A friend posted a video today about a woman with cancer who's friends and family shaved their heads in solidarity and posed for a photo shoot. It was beautiful and I must admit that I teared up. The outpouring of love and support she received in that act was touching. But part of me was also sad. Sad because for so many in similar situations that level of support will only ever be viewed vicariously.
Serious and chronic illness is a litmus test of our relationships. The bonds we have with friends and family are laid bare and many come up lacking. It quickly becomes clear who values you and who doesn't. It quickly becomes clear that bonds of blood and time are not indicators of support. It can be a hard pill to swallow. And, as my reaction to this video reminds me, it is something with which I continue to struggle.
Part of me still wants and expects that certain people will step up. That they will suddenly change their behaviour and act even partway like the people in that video. If past behaviour is the best predictor of future behaviour I should know by now that it's never going to happen. But part of me still hopes. And old hurts are opened anew. You'd think at age 40 I'd have come to terms with those hurts. But instead I sit here musing over feelings that seem to be sitting just below the surface waiting for something to prompt them to rise again.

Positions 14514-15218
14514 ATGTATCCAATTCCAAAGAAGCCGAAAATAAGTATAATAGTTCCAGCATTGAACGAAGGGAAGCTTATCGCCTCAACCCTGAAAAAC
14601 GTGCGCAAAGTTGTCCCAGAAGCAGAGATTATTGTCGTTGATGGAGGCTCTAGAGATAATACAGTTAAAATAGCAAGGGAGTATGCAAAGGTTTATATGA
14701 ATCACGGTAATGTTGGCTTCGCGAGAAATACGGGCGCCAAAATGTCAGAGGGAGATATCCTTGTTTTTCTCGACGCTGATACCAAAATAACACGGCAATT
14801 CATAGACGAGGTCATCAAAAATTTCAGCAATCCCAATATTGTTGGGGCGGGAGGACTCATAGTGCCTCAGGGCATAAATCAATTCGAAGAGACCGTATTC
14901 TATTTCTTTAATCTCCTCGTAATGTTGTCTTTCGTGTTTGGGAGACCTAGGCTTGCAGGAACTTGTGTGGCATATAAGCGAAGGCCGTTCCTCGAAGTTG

I'm not alone in these feelings. I've spoken with many other patients who experience the same hurts. Dysautonomia is not a casserole illness, even at the best of times. It's hard to understand, and has no cure. It can last for years and the deterioration can be slow and punctuated by repeated exacerbations. Sustaining the momentum of caring can be exhausting. And yet some manage. When I see others who are surrounded by numerous loved ones, lifting them up and going out of their way time and again to support them, it brings home that that is not my experience.
Some days I am better at dealing with the hurt and others it is hard. I wish I knew the secret of how to let those hurts go. To move on and focus only on the few who have stood the test of time. The true gems in my life. But part of me continues to gnaw on those wounds. To pick them apart and poke them till they bleed.
Illness is a lonely process. No one can share what you go through. But they can provide support. It doesn't take much. A phone call. A text. A silly joke posted on Facebook. A reminder that they are thinking of you, and that they care. A reminder that your life and your experience matters.
It is hard to understand when that doesn't happen. It goes against how I would act should our positions be reversed. When they have been reversed.
I am grateful every day for those who show they care, online and in real life. For those core people who make me feel loved and safe. Who hold my hand when I need it, instead of expecting me to hold theirs because my illness is a burden to them. For those who offer their concern and care and don't tell me how much of an imposition or hardship it has been for them. For those who know what I deal with and how I deal with it, and don't flit in only to tell me how to manage my illness that they nothing about, before flitting out again. For those who give me dedicated time rather than the scraps left over from their busy lives.
I'm going to work on letting those people and the hurt they represent, go.
I'm going to focus on the few who matter. The few who bring love and joy into my life.
I'm letting go of the rest.
I'm going to give myself
of starting the process.
To end expectations.
To end false hope.
I'm going to heal
I'm going to heal
and shake off the burden
I need to.
I have to.
I'm letting it go.